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Parkside Tries to Do Too Many Things at Once

Sam Holden

The Parkside Fine Food and Spirits

This location is closed

By Mary K. Zajac | Posted 1/21/2009

Kenny Rogers, resplendently replicated in black velvet, holds court from the wall of the Parkside Restaurant, Fine Food, and Spirits (4709 Harford Road, [410] 444-6004), Harford Road's newest eatery. This is late period Rogers, the Kenny who's past begging Ruby not to take her love to town, or dropping in to see what condition his condition is in. Instead, this Rogers is hairy and open-shirted, most likely testifying about his lady's belief in him, or advising poker players in the art of knowing when to hold and when to fold. On the wall just past the bar, Rogers is joined by a series of framed labels taken from cans of salmon, fruit, and vegetable.

On the other side of the restaurant, oil painted canvases large enough to double as sails for small boats span the walls and towards the sheet-like curtain that divides the space behind which a bakery and the kitchen lurk, a children's area (complete with rules of play) sits empty, like a playground on a rainy afternoon. The whole effect feels disjointed rather than artfully eclectic, and as I take in the restaurant from my church pew-cum-booth, I'm weirdly reminded both of the DIY restaurant-efforts most often found in university towns and a young, grinning Mickey Rooney who urges his pals with the rally, "Hey kids, let's put on a show."

Like the kids in a Mickey Rooney movie, the Parkside embodies a can-do spirit, but with decidedly amateurish results. And right now, it feels like the Parkside works better as a cool idea for a restaurant, rather than as a restaurant itself. A collaboration between four friends (former Brewer's Art brewer Chris Cashell and his wife, Colleen, plus Vickie Johnson and Troy Zinderman) the business is actually made up of several components including a bakery and a market as well as a dining room, and this many projects under one roof may be what is undermining the focus of any of them, resulting in an undefined space and less than perfect meals.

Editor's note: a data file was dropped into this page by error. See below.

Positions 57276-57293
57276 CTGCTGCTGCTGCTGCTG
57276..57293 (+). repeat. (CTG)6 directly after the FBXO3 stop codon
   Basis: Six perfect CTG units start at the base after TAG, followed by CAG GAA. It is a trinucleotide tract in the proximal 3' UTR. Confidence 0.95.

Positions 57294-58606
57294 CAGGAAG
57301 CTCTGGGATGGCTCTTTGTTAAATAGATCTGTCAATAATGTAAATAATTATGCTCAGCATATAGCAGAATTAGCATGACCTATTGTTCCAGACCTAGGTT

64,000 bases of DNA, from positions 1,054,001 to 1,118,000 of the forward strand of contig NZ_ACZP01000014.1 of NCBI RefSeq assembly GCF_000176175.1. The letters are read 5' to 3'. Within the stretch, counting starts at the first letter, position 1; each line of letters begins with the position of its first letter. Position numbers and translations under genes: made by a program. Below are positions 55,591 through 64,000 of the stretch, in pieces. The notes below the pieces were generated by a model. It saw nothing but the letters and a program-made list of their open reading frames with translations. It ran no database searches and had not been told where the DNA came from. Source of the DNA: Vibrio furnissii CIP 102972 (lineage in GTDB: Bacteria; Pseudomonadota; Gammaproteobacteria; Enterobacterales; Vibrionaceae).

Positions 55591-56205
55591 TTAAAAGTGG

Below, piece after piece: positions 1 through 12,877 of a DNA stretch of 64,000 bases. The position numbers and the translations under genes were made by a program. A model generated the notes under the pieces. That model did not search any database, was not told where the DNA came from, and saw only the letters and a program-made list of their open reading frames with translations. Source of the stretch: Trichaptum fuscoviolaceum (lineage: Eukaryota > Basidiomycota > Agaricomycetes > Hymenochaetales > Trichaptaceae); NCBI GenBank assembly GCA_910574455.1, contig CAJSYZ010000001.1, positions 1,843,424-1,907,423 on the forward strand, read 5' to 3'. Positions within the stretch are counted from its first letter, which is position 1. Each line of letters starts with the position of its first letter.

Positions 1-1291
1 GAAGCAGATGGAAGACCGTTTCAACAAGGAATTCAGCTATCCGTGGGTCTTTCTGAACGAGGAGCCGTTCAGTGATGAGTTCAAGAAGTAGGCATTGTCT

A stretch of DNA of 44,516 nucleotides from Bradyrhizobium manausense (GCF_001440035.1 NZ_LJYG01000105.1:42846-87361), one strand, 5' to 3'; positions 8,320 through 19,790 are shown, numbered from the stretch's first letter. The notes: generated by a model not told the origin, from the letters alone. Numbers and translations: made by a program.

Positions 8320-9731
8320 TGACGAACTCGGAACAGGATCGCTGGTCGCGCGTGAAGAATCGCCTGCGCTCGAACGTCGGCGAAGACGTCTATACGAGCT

That being said, the Parkside is doing quite a lot right with its bar, offering a well-chosen selection of craft beers sold at ridiculously reasonable prices in generous imperial pints. At $3 each, pints of Victory Hop Devil could become a serious and dangerously affordable habit. The food that comes to the table, however, is not nearly as addictive.

The Parkside's menu is heavy on comfort food, and though the menu changes frequently, Baltimore coddies and sauerbraten usually make an appearance, as do flatbreads ($8 each on Tuesday nights), and house-smoked fish. The latter, in the form of a smoked trout platter ($11), came with crispy toast points and a tangle of caramelized onions and capers, though one wondered why it was served flaked and in a tiny mound rather than plated fillet style. Was the kitchen trying to stretch the last of the night's fish? The flakes were flavorful, retaining that balanced smoky, creamy flavor to savor in smoked fish, but the presentation held no appeal. The same was true of the mound of shredded meat that was presented as sauerbraten ($15.) The menu promised dumplings, but the abundance of tartly marinated beef and gravy all but obscured them, and their disintegrating softness was more reminiscent of mashed potatoes. The coddies ($13) on the other hand, were clearly all mashed potatoes and little, if any, salt cod. (Again, was the kitchen out of fish?) Despite the presence of sautéed spinach as the vegetable of the day, the addition of potato wedges (an odd choice of side for a fish and potato cake) made for an awfully brown plate.

On the up side, a fig and goat cheese dotted house salad ($6,) like the batter-dipped chicken ($15), was straightforward and unfussy. The chicken, with a very light coat of batter, salt, and pepper, was juicy and satisfying in a homestyle sort of way Unfortunately, it is no longer on the menu, but has been replaced by a broiled half chicken ($16.) And the now defunct Tuesday Hot Sandwich special that evening ($8), described as catfish eschebe, tasted freshly of its lemon and lime marinade, though it would have benefited from a thinner and crispier (toasted) bread than the thick white slices of sandwich loaf that enveloped it.

For a restaurant that boasts its own bakery, the Parkside's dessert tray the night we visited was a study in sameness. Four tiny brown cakes in lemon, pound, pound with a dollop of raspberry, and cheesecake looked plain and tasted plainer. "Were they all the same cake?" one diner wondered. "How can they charge $4.50 for this?" ventured another. Considering the reasonable prices of much of the menu, the desserts stood as a mispriced anomaly.

Given that the Parkside has only been open since mid-October, it's possible that things may improve. The space may become better defined, the curtain may go away, and the kitchen may find its groove with the coddies. At least that's my hope, though I'm not one to gamble.

Never count your money, when you're sittin' at the table.

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